9-11 remembered after trip to Afghanistan

By Congressman John Shimkus | Sep 16, 2007

"Have You Forgotten?" is a song performed by Darryl Worley that recalls the events of September 11. It is played at patriotic events and around this time of year. I, like many people, remember exactly what I was doing.

"Have You Forgotten?" is a song performed by Darryl Worley that recalls the events of September 11. It is played at patriotic events and around this time of year. I, like many people, remember exactly what I was doing.

As I left the Pentagon that morning, I had no idea that an airplane was nearing the same building. From that moment forward many people agree that our lives would never be the same.

I was able to visit Afghanistan recently as part of my duties as a U.S. delegate to the NATO Parliamentary Assembly.

NATO stands for the North Atlantic Treaty Organization. This treaty was established to collectively defend the free world nations in Western Europe and North America. After the attack on September 11, NATO declared that this was an attack against all of NATO and pledged to respond accordingly.

NATO agreed to a mission known as the International Security Assistance Force (ISAF). ISAF's mission is to assist the democratically-elected Islamic Republic of Afghanistan. To accomplish this mission ISAF closes in on the insurgents with units throughout Afghanistan and conducts missions to secure, reconstruct, and develop their assigned areas.

NATO uses Provincial Reconstruction Teams (PRT) to accomplish this mission. U.S. soldiers compose less than half of the total ISAF force.

Joining me on my trip to Afghanistan were fellow parliamentarians from Portugal, Canada, United Kingdom, Lithuania, and Estonia. A sister organization to NATO is the NATO Parliamentary Assembly (NATO-PA). The NATO-PA provides a venue for the legislative bodies of the NATO countries to observe and have input into the NATO decision making process. Our goal was to evaluate the NATO mission in Afghanistan.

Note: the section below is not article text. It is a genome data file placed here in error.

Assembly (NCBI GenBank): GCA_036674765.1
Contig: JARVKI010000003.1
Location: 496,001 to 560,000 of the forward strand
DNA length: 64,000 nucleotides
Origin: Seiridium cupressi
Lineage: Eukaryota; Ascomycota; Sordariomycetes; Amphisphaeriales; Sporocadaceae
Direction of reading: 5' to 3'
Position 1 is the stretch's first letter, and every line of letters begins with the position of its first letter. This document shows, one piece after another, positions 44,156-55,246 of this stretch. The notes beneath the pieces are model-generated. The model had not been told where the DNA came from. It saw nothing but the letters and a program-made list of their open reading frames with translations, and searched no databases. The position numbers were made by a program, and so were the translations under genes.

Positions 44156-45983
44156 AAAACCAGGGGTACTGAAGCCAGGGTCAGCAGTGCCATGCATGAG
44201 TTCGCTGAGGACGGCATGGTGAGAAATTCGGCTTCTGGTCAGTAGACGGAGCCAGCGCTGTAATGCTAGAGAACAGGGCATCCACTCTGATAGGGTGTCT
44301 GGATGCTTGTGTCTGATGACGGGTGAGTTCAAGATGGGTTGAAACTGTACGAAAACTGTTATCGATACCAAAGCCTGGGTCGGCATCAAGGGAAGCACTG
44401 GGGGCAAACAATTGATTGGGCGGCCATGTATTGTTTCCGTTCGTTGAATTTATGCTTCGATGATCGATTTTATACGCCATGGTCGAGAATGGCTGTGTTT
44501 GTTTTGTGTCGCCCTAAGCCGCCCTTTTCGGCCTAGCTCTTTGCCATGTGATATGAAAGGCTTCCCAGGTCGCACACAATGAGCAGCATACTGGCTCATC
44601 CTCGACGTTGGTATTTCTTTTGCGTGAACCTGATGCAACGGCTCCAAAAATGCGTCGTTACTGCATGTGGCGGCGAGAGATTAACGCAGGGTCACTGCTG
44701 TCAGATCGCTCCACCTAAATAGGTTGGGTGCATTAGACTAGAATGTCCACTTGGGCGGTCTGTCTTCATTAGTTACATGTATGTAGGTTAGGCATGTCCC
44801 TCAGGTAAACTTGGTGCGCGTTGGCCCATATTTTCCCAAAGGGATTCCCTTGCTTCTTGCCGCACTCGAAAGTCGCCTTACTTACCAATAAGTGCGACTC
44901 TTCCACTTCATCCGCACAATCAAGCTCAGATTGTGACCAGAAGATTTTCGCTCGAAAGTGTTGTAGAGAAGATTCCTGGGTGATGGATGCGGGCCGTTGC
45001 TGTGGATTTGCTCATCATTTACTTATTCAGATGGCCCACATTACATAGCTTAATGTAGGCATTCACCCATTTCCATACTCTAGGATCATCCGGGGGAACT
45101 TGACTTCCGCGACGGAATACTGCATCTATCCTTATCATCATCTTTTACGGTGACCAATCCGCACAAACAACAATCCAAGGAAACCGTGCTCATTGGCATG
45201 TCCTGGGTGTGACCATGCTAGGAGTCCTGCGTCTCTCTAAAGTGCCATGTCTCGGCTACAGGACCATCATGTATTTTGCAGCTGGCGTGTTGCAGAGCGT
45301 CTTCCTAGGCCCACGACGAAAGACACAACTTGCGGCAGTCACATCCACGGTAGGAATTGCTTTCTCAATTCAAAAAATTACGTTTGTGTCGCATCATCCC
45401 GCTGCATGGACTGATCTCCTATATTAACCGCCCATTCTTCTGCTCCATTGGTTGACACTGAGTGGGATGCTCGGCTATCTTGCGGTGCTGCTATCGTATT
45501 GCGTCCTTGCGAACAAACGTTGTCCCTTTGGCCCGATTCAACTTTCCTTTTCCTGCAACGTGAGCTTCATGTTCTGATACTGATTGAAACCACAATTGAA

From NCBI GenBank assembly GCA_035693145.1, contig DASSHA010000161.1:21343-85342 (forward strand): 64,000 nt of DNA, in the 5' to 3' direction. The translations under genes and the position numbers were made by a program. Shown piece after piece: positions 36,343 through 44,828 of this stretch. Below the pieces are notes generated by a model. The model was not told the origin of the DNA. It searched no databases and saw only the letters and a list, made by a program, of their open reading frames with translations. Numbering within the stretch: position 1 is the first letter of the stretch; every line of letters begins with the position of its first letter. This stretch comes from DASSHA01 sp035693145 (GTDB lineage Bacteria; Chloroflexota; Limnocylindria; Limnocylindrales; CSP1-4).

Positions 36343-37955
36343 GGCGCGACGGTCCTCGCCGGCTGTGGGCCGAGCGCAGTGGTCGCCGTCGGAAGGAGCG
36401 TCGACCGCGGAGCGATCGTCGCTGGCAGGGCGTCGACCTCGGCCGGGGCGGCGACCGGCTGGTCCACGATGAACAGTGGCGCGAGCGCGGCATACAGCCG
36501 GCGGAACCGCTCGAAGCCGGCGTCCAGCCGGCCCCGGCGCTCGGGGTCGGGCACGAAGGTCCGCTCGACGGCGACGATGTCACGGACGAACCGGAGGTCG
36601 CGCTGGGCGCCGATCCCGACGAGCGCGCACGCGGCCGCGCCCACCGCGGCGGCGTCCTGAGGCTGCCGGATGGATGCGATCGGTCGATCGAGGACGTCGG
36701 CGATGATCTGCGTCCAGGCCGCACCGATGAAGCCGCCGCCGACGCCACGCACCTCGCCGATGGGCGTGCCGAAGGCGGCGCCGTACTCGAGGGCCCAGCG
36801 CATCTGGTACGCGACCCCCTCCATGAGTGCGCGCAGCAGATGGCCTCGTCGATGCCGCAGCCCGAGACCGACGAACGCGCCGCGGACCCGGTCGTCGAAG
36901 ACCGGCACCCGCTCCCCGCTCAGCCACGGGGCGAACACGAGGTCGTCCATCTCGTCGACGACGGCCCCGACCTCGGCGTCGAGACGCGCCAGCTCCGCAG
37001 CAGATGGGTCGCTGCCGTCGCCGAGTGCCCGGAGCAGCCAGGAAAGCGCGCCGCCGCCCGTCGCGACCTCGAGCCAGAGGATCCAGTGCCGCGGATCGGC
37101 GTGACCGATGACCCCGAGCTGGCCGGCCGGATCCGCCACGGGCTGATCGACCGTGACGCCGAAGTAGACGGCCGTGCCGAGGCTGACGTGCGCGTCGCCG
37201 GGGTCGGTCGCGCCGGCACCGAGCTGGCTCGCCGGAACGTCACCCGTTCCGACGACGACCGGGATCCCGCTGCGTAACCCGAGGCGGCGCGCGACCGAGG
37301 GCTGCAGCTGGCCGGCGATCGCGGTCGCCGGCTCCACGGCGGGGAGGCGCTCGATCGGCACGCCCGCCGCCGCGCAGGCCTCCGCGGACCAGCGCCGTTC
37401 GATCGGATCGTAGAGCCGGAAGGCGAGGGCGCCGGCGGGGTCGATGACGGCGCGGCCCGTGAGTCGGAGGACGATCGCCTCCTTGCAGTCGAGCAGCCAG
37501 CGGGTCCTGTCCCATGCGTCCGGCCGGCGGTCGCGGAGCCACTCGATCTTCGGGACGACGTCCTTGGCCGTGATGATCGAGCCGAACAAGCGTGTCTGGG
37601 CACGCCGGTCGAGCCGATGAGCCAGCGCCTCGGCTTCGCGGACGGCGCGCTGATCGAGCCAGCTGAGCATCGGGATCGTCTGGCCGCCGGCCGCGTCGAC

ISAF showed us the best first. We traveled by helicopter to Panjshir Province. Once landing in the valley, we boarded vehicles without body armor to make three stops.

We stopped at a micro hydroelectric development, the provincial governor's office, and the gravesite of the famous mujahideen warrior, Ahmad Shah Massoud. This was the only time we would not wear body armor in any vehicle movement.

Panjshir is exactly where we hope the rest of the provinces will be in time. They have leveraged international reconstruction dollars to build a road and a radio station with a tower. The micro hydro plant is also an international effort to aid in providing electricity.

Private dollars have now come in to provide cellular communications and a television station. Recently the police forces in Panjshir conducted a sting and arrested two insurgent operatives. There is no poppy production in this province.

Next we visited the Main Operating Base (MOB) in Lashkar Gah, Helmand Province. This MOB is run by 700 Canadian soldiers in the heart of one of the most challenging provinces. Here the Canadians have conducted major military operations.

Most recently, they conducted a mission to clear the communities of Gereshk, Samand Cay, and Choglak of insurgents. This security environment has caused the civilian run PRT to move slower than in some other provinces. Some military gains were given up due to the lack of soldiers.